A Dismantling of the Sovereign Individual

We can guess what fear is. We are always afraid of losing. Our security, the great molar organization that sustains us, the arborescences we cling to, the binary machines that give us a well-defined status, the resonances we enter into, the system of overcoding that dominates us- we desire all that… Everything is involved: modes of perception, kinds of actions, ways of moving, life-styles… A man comes home and says, “Is the grub ready?”, and the wife answers, “What a scowl! Are you in a bad mood?”: two rigid segments in confrontation. The more rigid the segmentarity, the more reassuring it is for us. This is what fear is, and how it makes us retreat into the first line… The molar or rigid line of segmentarity… A future, but no becoming”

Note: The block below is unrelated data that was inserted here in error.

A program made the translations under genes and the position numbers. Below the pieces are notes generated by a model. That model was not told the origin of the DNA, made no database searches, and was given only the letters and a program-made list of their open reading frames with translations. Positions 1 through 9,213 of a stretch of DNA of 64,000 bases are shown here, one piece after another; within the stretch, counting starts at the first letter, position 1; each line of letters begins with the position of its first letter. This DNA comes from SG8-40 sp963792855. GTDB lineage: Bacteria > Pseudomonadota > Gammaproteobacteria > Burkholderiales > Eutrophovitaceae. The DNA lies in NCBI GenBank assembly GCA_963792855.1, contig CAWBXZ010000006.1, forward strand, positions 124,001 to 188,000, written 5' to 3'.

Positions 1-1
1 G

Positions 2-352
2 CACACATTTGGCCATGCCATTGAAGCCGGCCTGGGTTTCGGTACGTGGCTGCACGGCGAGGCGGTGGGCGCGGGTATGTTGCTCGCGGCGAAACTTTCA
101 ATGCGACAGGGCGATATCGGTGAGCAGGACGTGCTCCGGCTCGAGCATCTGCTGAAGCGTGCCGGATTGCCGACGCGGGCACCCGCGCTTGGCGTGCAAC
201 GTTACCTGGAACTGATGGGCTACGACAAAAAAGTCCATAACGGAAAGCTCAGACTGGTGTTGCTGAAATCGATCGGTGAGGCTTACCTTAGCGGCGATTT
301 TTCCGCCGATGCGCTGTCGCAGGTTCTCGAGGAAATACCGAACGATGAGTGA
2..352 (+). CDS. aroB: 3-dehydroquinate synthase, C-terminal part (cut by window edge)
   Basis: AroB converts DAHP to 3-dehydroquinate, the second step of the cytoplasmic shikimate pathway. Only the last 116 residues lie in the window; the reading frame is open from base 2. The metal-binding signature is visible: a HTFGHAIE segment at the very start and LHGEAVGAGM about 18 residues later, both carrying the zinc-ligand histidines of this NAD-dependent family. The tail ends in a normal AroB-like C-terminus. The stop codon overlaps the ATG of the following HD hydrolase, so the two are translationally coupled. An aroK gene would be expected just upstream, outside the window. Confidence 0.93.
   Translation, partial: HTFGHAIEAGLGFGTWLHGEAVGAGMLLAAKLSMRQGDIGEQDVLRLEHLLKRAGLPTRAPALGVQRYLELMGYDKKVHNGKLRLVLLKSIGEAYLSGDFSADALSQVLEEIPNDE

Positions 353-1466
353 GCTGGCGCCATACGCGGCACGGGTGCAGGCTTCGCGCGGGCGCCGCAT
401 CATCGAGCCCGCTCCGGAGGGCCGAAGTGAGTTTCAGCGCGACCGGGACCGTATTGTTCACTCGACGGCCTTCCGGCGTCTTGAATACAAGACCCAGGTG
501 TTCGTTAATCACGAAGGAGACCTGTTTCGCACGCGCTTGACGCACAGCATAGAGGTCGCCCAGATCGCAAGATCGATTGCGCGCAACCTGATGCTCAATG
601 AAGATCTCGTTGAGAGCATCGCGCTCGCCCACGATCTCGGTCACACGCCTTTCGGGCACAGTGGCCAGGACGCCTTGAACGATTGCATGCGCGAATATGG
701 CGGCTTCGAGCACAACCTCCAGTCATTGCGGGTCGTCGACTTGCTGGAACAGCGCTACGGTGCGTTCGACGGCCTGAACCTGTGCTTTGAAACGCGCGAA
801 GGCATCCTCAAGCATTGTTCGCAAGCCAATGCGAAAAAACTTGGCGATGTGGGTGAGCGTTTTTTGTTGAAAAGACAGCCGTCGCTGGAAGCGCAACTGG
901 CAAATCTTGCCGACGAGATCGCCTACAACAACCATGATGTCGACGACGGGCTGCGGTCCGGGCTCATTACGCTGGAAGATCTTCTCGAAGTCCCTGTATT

– Deleuze and Guattari, 1987, p. 195, 227

“The breaking of so great a thing 
should make a greater crack.”
– William Shakespeare, Anthony and Cleopatra

Before I left for India, I covered my bed with traveller’s journals and local maps – trying to anticipate the where of this journey. With highlighted roadways and scribbled margins, my maps would guide me through unfamiliar territories. The sea of papers were complemented with the contents of my backpack, a plethora of clothing and emergency items for every foreseeable challenge. I imagined the stories I would be telling to those back home with these things at my side. A crisp new travel folder clipped with plane tickets, directions, rupees, dog spray, band aids, and local contacts at the centre of my spread. I held these materials with assurance, an illusion of control during a transition that was truly unfamiliar to me.

The weight.